Jordan Hill was one of the bigger surprises of the 2008-2009 season. He was lightly recruited coming out of the Patterson School in NC, and did not really look like a guy that could be a top five pick during his first two seasons in Tucson. But as a junior, Hill emerged as one of the most productive big men in the country, averaging a double-double.
Some of the biggest reasons for Hill's success are his athleticism and his tools. He is a legit 6'10" with long arms, big hands, and an explosive leaping ability (see the dunks in the highlight clips below). He is an exceptional finisher at the rim as a result.
The problem? That is about all he is offensively. His back to the basket game is very raw (anyone that saw him struggle to establish position and score on the 6'6" front line of Cleveland State in the tourney can attest), and he got the majority of his points off of put-backs and cutting to the rim (he does operate well off a pick and roll).
He is robotic, in a sense, when making a post move—instead of reading what the defense is giving him, he seems to make up his mind as to what move he wants to make before he gets the ball.
Hill is far from an efficient scorer. As a post, he shoots just 54 percent from the field and only got to the line 5.3 times per game.
This should be worrisome for NBA coaches, as it signals Hill's lack of offensive development (but not a lack of aggression—Hill had a lot of trouble with fouls this year, especially offensive). It is going to take some time before Hill becomes much more than a dunker and rebounder.
He tends to have the same sort of problem defensively. One-on-one, he is a solid defender on the block simply because he is an athlete (although he was hidden a bit thanks to Zona's 2-3). But he tends to run into trouble when he has to come over and help. With his size and length, one would assume his shot blocking numbers would have been higher.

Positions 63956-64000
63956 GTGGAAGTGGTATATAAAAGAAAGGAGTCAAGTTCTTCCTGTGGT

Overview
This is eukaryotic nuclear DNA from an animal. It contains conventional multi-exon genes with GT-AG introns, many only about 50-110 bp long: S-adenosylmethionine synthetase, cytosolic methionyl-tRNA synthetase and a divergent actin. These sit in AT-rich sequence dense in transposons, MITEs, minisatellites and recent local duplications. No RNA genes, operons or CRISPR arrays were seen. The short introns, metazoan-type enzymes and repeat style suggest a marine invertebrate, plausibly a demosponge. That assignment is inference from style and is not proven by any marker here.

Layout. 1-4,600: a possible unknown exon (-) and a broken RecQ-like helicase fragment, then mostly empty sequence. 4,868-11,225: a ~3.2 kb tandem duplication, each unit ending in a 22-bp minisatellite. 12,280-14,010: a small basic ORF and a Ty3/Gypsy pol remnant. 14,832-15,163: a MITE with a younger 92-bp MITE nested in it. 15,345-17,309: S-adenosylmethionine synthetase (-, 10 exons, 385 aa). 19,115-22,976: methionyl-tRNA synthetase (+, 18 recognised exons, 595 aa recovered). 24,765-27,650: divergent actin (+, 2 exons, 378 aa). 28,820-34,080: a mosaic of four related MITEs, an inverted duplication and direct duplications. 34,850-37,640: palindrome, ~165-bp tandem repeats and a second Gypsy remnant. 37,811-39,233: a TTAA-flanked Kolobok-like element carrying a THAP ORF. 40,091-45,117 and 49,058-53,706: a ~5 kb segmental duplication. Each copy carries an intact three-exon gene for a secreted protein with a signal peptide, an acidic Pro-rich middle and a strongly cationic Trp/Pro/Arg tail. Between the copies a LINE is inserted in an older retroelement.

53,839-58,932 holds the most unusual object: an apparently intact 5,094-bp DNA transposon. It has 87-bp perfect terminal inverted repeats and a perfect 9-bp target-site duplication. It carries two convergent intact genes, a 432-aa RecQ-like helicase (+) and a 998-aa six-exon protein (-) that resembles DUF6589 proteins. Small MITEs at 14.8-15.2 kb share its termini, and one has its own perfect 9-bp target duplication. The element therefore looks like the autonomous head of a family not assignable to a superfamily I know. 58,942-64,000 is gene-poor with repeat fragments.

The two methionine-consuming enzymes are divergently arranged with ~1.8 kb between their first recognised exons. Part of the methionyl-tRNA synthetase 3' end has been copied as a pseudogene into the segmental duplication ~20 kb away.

But that is part of what makes Hill an attractive prospect. While his skill set right now does not project to be a game-changing presence (he is more of an energy guy right now), he is still young in a basketball sense, having started playing the game very late.
While his basketball IQ is none too impressive right now, that kind of thing could develop over time as he gets more and more experience and coaching. Remember, this kid developed into an all-american while he endured three different coaches and the Lute Olson soap opera at Arizona.
Best case: A combination of Chris Wilcox (scoring) and David Lee (rebounding); Worst case: Nene Hilario, Ronny Turiaf.
Outside of Blake Griffin and Ricky Rubio, there may not be a guy that makes an all-star team from this draft class. While Hill's development at Arizona combined with his tools makes him an attractive prospect and could land him in the top five, he may never be more than an energy guy and role player (although, I can see him averaging 12 and 10 at some point).
Stats: 18.4 ppg, 11.0 rpg (4.2 off), 1.7 bpg, 53.7 FG percentage, 65.4 FT percentage
Listed Size: 6'10", 235 lb, 7/27/87 (21 years old)
Photo credit: Zimbio
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